Plant Breeding


Propagation and Breeding
  Propagation of New Plants From Seeds
  Specialized Flowers and Pollination
  Propagation From Cuttings
  Tissue Culture
  Plant Breeding

Crops that rely on wind or insect pollination but are grown in a greenhouse may have to be pollinated by hand. Cultivated plants may be hand-pollinated with a small paintbrush. The horticulturist brushes the anther of the stamen to retrieve pollen grains and then deposits them on the stigma of the female flower on another plant. Hand pollination is also used to cross-pollinate plants to create new hybrids. Plants that belong to the same species, including all the subspecies (varieties or cultivars), will naturally interbreed with each other to form hybrids. The approach to classification developed by Linnaeus, described in the previous topic, gave insight into the relationship between speciation and plant breeding that was developed further by the work of Charles Darwin in the 1800s.

Luther Burbank was a prolific plant breeder who was inspired by a book written by Darwin in 1868 called The Variation of Animals and Plants Under Domestication. Burbank bred hundreds of new cultivars; the first of these was the Russet (or Burbank) potato in 1873. He then imported berries, plums, and nuts to California and experimented with wide crosses between domestic and foreign cultivars. Wide crosses do not naturally occur and have unpredictable results that often cause mutations that are harmful to the plant. Therefore, this method involves the propagation and screening of millions of plants to find one healthy cultivar with a desirable new trait.

Chemical- and radiation-induced mutations were introduced in the 1900s. The plant is exposed to certain chemicals, X-rays, or gamma radiation, and this treatment produces unpredictable mutations to the target plant. When the mutation occurs in a somatic (nonreproductive) cell, the mutation may affect the plant itself but not the offspring unless the somatic cells are used to clone new plants. When it occurs in a germ cell (sperm or egg), the mutation is passed to the offspring. Most of these mutations are not beneficial to the plant or to humans so this method also requires the propagation and screening of millions of plants to establish a useful new cultivar. Rio red grapefruit and wheat are commercial crops with radiation-induced mutations. A chemically mutated barley cultivar, introduced in 1995, is widely used in beer and a mutated commercial peanut cultivar was bred in 1959.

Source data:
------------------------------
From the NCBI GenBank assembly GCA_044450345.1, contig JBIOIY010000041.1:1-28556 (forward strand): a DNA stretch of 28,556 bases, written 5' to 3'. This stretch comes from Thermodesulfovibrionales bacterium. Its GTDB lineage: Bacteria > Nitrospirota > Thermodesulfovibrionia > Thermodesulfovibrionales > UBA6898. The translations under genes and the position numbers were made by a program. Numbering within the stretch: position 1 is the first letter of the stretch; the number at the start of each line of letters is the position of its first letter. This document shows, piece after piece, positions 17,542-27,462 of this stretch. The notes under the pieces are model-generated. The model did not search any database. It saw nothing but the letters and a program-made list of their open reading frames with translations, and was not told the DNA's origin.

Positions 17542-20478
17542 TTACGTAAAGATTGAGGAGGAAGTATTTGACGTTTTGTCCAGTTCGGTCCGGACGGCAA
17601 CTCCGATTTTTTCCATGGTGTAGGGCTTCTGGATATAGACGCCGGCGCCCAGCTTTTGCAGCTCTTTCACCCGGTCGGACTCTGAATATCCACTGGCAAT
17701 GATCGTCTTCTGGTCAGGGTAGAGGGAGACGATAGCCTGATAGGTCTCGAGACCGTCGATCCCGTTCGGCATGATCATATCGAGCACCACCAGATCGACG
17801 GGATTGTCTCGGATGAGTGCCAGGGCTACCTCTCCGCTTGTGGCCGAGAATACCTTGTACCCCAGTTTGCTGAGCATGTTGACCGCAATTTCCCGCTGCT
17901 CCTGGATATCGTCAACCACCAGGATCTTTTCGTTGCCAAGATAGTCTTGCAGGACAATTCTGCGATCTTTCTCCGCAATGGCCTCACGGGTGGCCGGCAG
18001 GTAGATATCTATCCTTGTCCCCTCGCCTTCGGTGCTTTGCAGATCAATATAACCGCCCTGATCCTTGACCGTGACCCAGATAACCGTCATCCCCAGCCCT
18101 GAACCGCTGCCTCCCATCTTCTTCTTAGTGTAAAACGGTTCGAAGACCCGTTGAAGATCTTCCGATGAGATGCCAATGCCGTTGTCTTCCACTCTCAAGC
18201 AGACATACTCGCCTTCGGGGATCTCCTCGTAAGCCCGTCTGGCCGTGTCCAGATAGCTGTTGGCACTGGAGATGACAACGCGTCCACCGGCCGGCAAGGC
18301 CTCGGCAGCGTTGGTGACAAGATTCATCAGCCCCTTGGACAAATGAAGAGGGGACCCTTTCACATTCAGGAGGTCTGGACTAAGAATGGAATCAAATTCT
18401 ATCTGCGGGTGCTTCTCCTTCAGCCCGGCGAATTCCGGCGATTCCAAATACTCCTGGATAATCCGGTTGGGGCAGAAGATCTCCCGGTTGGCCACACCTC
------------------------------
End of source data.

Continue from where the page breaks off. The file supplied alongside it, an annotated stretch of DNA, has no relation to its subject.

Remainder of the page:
Figure 3.5 Genetically
engineered crops, or products
involved in ongoing or planned
transgenic studies, are photo-
graphed above. Genetic
engineering, the process of
manipulating genes, remains a
controversial issue around the
Transgenic plants are plants that have had genes from an unrelated organism inserted into the chromosome by genetic engineering for the purpose of breeding a new cultivar (Figure 3.5). Sources of these genes include other plants, microbes, and fish. The genes that have been used to transform plants code for traits such as resistance to specific microbial infections, resistance to cold temperatures, resistance to drought and salt, parthenocarpy, resistance to herbicides, and the creation of pesticides.

The most controversial transgenic plants are those that create pesticides. Government regulatory agencies classify the gene product as a pesticide and not a food additive; therefore, the FDA (Food and Drug Administration) is not involved in the establishment of safety guidelines for pesticide residue in transformed crops.

Biologists cannot control where on the chromosome the integration of the inserted gene occurs, and the process will most likely cause a problem by interfering with the function of other important genes. Because of this, genetic engineering offers no time- or labor-saving advantage over wide crosses and chemicalor radiated-induced mutations, as this process also requires the propagation and screening of millions of plants to come up with a healthy new cultivar.

The unpredictable results obtained from wide crosses, chemical- and radiation-induced mutations, and genetic engineering may be a result of transposable elements. Transposable elements are naturally occurring, mobile segments of DNA (deoxyribonucleic acid). They play an important role in genetic engineering. Transposable elements can cause a whole segment of chromosome to be duplicated, moved to another chromosome, or even deleted. The genome can be radically altered and the result is offspring that are different from both parents. Transposable elements are found in all genomes that have been studied to date and are inhibited by naturally occurring modifications to the DNA. These modifications may be inherited and prevent the activity of the transposable element. Transposable elements can be triggered by X-rays, gamma rays, wide crosses, and tissue culture techniques, which explains the unpredictable results of breeding methods.

It has been suggested that a rise in the number of people susceptible to food allergies may be attributed to the introduction of new cultivars bred with methods that can trigger transposable elements. Peanuts, wheat, soy, and barley are examples of crops that may have acquired subtle mutations that trigger allergies. Extensive research would be required to confirm whether this is the case.